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Jukebox the Ghost in the Orphanage

Producer/engineer Dan Romer hosted pop band Jukebox the Ghost in his studio, The Orphanage (L.A.), to make their self-titled fourth album, out now on Yeproc. “The boys would bring in demos that they made in their home studios,” Romer says. “We then spent about a week changing the tempos and arrangements, essentially doing a group remix of the song. We arranged all the drums, synths, and pianos in MIDI, and did all the guitars direct, just to get all the tempos and arrangement to a place where we were happy, before we laid anything down that we planned to keep.”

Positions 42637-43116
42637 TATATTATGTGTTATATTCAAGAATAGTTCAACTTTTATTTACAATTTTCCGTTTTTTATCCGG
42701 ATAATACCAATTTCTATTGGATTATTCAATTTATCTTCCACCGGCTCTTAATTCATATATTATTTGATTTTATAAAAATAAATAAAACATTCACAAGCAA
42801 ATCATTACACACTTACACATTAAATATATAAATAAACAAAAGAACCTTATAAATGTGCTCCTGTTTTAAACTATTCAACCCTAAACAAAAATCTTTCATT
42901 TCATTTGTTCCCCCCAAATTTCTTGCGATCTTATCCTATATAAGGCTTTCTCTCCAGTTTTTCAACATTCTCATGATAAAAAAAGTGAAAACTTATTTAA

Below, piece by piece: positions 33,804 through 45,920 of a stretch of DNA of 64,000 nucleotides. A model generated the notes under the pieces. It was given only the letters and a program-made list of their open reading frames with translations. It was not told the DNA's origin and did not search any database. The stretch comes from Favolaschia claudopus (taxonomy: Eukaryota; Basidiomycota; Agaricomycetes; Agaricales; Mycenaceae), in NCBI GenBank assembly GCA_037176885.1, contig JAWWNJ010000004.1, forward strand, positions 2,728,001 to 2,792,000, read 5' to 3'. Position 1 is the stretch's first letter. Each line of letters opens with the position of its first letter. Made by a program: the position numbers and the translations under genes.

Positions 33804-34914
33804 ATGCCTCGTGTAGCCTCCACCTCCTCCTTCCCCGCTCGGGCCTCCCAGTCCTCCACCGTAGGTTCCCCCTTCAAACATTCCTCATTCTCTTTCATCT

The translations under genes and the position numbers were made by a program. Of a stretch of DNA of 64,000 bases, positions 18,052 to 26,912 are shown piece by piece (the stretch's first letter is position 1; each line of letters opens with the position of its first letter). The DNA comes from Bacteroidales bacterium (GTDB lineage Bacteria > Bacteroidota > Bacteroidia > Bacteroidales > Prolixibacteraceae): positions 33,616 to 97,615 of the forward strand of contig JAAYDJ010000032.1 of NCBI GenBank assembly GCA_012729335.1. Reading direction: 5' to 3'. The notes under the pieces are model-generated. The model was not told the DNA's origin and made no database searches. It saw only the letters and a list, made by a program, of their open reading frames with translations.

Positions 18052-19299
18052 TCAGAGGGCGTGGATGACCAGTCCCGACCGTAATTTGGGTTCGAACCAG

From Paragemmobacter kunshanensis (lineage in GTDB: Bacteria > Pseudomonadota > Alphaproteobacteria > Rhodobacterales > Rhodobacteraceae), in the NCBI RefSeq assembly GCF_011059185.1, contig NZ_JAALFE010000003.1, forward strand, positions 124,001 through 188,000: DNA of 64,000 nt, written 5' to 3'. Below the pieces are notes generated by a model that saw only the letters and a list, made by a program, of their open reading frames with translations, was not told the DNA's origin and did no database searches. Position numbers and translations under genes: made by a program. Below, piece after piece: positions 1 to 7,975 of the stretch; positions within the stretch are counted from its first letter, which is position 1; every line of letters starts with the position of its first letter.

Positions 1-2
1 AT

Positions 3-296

Romer’s studio is built around Pro Tools HDX, along with Burl B2 Bomber conversion and a Dangerous D-Box summing mixer/monitoring system. After fine-tuning all those MIDI arrangements, he and the band tracked real drums, amped guitars, and keeper vocals (all the synth parts are soft synths), but they determined that some of the MIDI drums either sounded better, or could add dimension to the real drums. “We ended up with an amalgamation,” Romer says. “Some parts are pure, real drums; some are part real and part samples. For example, the kick drum in one song might be sampled, but the cymbals and snare might be real. Any time it was fake drums, Jesse [Kristin], the drummer, and I would sit down and arrange them. Whatever sounded the best for that song was what we ended up doing.”